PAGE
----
from the enemy, who, of course, received little or no injury. In firing
from fortifications, the aim is far more accurate, and the artillery may
therefore be employed to advantage as soon as the enemy comes within the
longest range.

II. As an arm of succor, the artillery serves, 1st, to give impulsive
force to the attacking columns; 2d, to assist in arresting, or at least
in retarding, the offensive movements of an enemy; 3d, to protect the
avenues of approach, and to defend obstacles that cover a position; and,
4th, to cover a retrograde movement.

Mounted artillery is, like cavalry, much the most effective in attack;
but batteries of foot are better calculated for defence. The cannoniers
are so armed as to be capable of defending their pieces to the last
extremity; they therefore cannot be easily captured by opposing columns
of infantry. "As to pretending to rush upon the guns," says Napoleon,
"and carry them by the bayonet, or to pick off the gunners by musketry,
these are chimerical ideas. Such things do sometimes happen; but have we
not examples of still more extraordinary captures by a _coup de main?_
As a general rule, there is no infantry, however intrepid it may be,
that can, without artillery, march with impunity the distance of five or
six hundred toises, against two well-placed batteries (16 pieces) of
cannon, served by good gunners; before they could pass over two-thirds
of the way, the men would be killed, wounded, or dispersed. * * * * A
good infantry forms, no doubt, the sinews of an army; but if it were
required to fight for a long time against a very superior artillery, its
good quality would be exhausted, and its efficiency destroyed. In the
first campaigns of the wars of the Revolution, what France had in the
greatest perfection was artillery; we know not a single instance in
which twenty pieces of cannon, judiciously placed, and in battery, were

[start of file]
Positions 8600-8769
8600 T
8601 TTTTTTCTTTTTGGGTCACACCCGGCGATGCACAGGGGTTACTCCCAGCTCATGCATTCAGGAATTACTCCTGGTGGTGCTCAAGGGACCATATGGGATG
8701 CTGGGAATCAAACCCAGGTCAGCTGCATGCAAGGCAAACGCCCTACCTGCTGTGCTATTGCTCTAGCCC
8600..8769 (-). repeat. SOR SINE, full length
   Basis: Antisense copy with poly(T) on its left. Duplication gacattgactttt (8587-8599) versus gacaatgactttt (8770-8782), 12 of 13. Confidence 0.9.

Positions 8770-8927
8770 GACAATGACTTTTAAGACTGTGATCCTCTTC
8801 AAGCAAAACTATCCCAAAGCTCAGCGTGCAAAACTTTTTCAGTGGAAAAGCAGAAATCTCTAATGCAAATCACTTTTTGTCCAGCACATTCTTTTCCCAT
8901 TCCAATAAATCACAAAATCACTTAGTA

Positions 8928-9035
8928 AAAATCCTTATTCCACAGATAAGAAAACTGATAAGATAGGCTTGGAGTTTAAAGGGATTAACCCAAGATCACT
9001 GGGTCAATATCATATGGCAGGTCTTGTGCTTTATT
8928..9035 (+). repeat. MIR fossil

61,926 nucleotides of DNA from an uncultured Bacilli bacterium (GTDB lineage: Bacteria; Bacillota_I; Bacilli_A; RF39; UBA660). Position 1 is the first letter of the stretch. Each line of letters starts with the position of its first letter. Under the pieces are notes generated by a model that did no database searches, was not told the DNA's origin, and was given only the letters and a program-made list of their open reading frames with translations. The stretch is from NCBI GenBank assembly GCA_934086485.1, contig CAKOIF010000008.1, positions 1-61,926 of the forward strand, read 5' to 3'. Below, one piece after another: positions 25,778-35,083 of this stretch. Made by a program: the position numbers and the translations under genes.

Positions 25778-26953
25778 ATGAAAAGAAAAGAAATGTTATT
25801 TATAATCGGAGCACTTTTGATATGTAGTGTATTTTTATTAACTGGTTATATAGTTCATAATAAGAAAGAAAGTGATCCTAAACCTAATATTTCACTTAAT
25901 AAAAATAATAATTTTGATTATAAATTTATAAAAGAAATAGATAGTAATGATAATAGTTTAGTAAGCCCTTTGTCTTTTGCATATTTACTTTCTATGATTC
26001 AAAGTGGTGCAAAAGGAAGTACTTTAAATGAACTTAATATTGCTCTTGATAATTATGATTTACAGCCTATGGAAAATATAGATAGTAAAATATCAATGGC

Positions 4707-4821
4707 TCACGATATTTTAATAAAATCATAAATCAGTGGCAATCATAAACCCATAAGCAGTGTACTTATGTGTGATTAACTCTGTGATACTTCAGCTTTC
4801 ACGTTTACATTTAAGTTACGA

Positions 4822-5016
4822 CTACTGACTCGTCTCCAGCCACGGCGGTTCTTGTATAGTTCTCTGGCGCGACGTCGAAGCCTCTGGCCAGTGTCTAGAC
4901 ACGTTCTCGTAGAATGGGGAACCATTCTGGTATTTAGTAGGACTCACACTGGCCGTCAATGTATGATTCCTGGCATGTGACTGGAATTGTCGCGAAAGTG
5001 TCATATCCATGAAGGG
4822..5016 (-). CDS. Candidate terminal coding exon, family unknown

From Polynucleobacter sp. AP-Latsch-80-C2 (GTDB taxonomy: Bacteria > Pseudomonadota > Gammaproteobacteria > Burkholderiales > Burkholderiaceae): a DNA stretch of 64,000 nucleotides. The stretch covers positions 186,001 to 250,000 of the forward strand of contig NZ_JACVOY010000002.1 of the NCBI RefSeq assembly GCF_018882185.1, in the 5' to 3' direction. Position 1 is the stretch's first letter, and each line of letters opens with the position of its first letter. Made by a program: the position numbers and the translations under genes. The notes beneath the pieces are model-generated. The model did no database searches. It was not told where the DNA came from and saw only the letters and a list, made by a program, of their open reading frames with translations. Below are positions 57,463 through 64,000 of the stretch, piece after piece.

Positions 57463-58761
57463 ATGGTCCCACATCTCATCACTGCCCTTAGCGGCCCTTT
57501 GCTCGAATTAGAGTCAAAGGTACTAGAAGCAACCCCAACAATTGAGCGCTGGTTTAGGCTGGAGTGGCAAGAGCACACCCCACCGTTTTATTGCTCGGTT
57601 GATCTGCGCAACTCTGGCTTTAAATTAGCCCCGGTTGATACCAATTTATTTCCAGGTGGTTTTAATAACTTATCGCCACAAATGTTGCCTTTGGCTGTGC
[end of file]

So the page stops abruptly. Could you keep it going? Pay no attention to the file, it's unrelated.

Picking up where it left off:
ever carried by the bayonet. In the affair at Valmy, at the battles of
Jemmapes, Nordlingen, and Fleurus, the French had an artillery superior
to that of the enemy, although they had often only two guns to one
thousand men; but that was because their armies were very numerous. It
may happen that a general, more skilful in manoeuvring, more expert than
his adversary, and commanding a better infantry, may obtain successes
during a part of a campaign, although his artillery may be far inferior
to that of his opponent; but on the critical day of a general
engagement, his inferiority in point of metal will be severely felt."

History furnishes us numerous examples of the use of artillery in
protecting avenues of approach: - such as the defile of Köesen at the
battle of Auerstedt; the avenues between the redoubts of Pultowa, &c.,

When an army is forced to retreat, it covers its rear by that portion of
its cavalry and mounted artillery which has suffered least during the
battle. By placing the squadrons of horse and the light batteries in
echelon, the retiring column may be well protected. The artillery, by
using the prolonge, may also continue its retreat while in battery and
firing. It was in this way that at the battle of Albuera, in 1811, the